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Mary Jean Harris Williams & Darlene Russ-Eft

Mentorship and student self-efficacy: predicting academic self-confidence

Theme: Approach/school/theory
Area: Mentoring
Type: Research and how it could be applied in practice
Keywords: Social Cognitive Theory, self-efficacy, student self-confidence, academic self-confidence, mentorship, student success, mentor relationship development theory, office hours, women’s ways of knowing

Session on Tuesday, Jul 10th, 16:50
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Session

Student self-efficacy is fundamental to student success. Mentorship from faculty, staff, advisors, and counselors can be effective at building students’ academic self-confidence. Bandura’s Social Cognitive Theory served as a guiding framework for exploring the effect of mentorship on academic self-confidence in college freshmen. A nationwide survey of over 15,000 students provided self-report scores for academic self-confidence before and after students’ freshman year. Exploratory factor analysis was used to study students’ mentorship-initiating behaviors and attitudes regarding faculty, staff, advisors, and counselors. Regression analysis was used to identify what mentorship experiences on campus predicted changes in students’ academic self-confidence. Results showed that some, but not all, contact with potential mentors predicted positive changes in academic self-confidence. Attending office hours, as well as faculty showing concern for students’ progress, may predict reductions in academic self-confidence. Furthermore, women students may experience mentorship interactions differently from men. Implications for educators include understanding the nature of interactions that help develop students’ academic self-confidence, with promise for supporting student success.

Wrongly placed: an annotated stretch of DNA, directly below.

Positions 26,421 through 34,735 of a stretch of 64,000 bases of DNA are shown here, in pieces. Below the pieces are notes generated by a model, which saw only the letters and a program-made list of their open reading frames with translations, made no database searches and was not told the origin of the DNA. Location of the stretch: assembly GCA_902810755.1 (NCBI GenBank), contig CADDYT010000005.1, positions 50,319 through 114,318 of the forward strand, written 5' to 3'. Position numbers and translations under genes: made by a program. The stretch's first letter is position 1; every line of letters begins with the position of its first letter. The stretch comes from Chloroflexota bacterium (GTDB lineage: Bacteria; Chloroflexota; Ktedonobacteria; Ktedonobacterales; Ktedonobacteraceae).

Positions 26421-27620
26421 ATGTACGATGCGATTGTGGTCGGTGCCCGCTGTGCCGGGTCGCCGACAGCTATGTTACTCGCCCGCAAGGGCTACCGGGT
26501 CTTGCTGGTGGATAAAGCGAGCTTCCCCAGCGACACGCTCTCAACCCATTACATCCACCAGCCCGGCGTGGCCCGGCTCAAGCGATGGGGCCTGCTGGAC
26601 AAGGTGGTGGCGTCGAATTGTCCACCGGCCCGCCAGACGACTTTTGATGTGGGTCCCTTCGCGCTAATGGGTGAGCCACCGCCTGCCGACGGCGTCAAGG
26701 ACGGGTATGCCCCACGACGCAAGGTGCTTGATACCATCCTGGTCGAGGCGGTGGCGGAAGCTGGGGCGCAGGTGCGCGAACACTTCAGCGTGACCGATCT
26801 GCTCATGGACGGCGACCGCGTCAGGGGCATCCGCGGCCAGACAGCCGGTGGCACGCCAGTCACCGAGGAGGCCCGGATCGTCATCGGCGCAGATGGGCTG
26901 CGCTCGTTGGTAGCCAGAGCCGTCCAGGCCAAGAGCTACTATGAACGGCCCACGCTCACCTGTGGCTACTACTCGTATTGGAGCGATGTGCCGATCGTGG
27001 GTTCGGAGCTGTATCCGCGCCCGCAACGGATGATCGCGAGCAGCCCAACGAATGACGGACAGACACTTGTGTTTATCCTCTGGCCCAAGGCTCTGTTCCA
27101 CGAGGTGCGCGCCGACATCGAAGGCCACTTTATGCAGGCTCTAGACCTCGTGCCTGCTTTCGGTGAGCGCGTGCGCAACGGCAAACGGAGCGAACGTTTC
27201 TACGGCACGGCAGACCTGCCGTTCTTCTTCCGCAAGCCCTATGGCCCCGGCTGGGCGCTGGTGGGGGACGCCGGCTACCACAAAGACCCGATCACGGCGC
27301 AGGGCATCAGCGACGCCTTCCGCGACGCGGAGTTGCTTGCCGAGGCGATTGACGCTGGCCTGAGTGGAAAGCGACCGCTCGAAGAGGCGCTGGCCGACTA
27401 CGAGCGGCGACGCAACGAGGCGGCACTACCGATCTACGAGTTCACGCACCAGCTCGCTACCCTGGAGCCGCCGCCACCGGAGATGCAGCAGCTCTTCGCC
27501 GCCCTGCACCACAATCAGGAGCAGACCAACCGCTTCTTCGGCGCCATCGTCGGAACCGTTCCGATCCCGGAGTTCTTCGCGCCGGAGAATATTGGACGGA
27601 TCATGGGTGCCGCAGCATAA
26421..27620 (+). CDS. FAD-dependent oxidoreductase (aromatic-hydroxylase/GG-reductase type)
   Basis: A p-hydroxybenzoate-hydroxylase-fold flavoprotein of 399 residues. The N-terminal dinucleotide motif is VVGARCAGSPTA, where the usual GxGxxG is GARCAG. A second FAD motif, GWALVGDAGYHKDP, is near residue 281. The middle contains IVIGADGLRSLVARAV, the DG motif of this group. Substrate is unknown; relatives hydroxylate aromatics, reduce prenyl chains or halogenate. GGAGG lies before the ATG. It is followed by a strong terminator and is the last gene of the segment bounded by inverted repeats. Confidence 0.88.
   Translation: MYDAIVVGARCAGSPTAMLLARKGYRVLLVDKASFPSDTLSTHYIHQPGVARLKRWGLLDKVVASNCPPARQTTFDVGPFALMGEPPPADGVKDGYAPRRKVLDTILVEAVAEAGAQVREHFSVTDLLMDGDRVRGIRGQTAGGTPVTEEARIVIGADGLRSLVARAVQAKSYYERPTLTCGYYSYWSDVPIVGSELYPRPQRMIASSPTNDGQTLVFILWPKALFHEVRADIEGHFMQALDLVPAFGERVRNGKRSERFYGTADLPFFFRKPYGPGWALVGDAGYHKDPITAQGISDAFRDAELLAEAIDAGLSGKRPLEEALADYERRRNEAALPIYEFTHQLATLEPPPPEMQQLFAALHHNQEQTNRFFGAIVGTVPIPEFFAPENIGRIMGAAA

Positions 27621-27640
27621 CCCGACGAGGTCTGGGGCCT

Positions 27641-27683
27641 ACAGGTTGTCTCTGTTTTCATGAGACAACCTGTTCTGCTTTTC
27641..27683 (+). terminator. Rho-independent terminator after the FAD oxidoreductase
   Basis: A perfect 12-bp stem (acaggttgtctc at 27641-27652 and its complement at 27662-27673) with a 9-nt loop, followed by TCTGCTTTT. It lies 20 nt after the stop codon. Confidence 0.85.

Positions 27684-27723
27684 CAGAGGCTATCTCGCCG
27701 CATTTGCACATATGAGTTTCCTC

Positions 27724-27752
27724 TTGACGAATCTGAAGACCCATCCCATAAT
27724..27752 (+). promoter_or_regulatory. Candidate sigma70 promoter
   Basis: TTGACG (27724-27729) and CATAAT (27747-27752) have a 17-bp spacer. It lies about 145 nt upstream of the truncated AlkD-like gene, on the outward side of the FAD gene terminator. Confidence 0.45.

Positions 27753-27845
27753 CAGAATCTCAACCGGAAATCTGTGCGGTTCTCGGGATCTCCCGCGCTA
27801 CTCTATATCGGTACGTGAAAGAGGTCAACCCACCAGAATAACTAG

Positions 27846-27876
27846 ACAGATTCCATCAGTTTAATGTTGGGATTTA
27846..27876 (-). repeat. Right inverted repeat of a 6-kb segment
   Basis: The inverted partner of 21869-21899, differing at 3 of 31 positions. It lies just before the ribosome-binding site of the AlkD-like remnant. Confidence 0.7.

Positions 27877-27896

Bio

Dr Mary Jean Harris Williams is Communication Studies Faculty at Clackamas Community College in the USA. She has been teaching Communication Studies in greater Portland, Oregon for 12 years. She holds a BS in Business from California State University Sacramento, an MS in Communication from Portland State University, and a PhD in Education from Oregon State University. She specialises in Community College Leadership, an area known for workforce education, and programs that are responsive to community and employer needs. She also serves as an Assessment Coach across the campus. She is a certified presenter for Development Dimensions International, and a past president of NorthWest Communication Association.

Dr Darlene Russ-Eft is Professor of Adult and Higher Education, College of Education, Oregon State University (OSU in the USA). She received her MA and PhD from University of Michigan in the USA in cognitive psychology. She worked for training companies as director of research before joining OSU, where she teaches doctoral and masters’ courses to senior leaders and practitioners. She is past president for the Academy of Human Resource Development (AHRD); past director for the International Board of Standards for Training, Performance, and Instruction (ibstpiR); and past board member of the American Evaluation Association (AEA). She is past editor of Human Resource Development Quarterly. Her research focuses on evaluation of organizational learning interventions.

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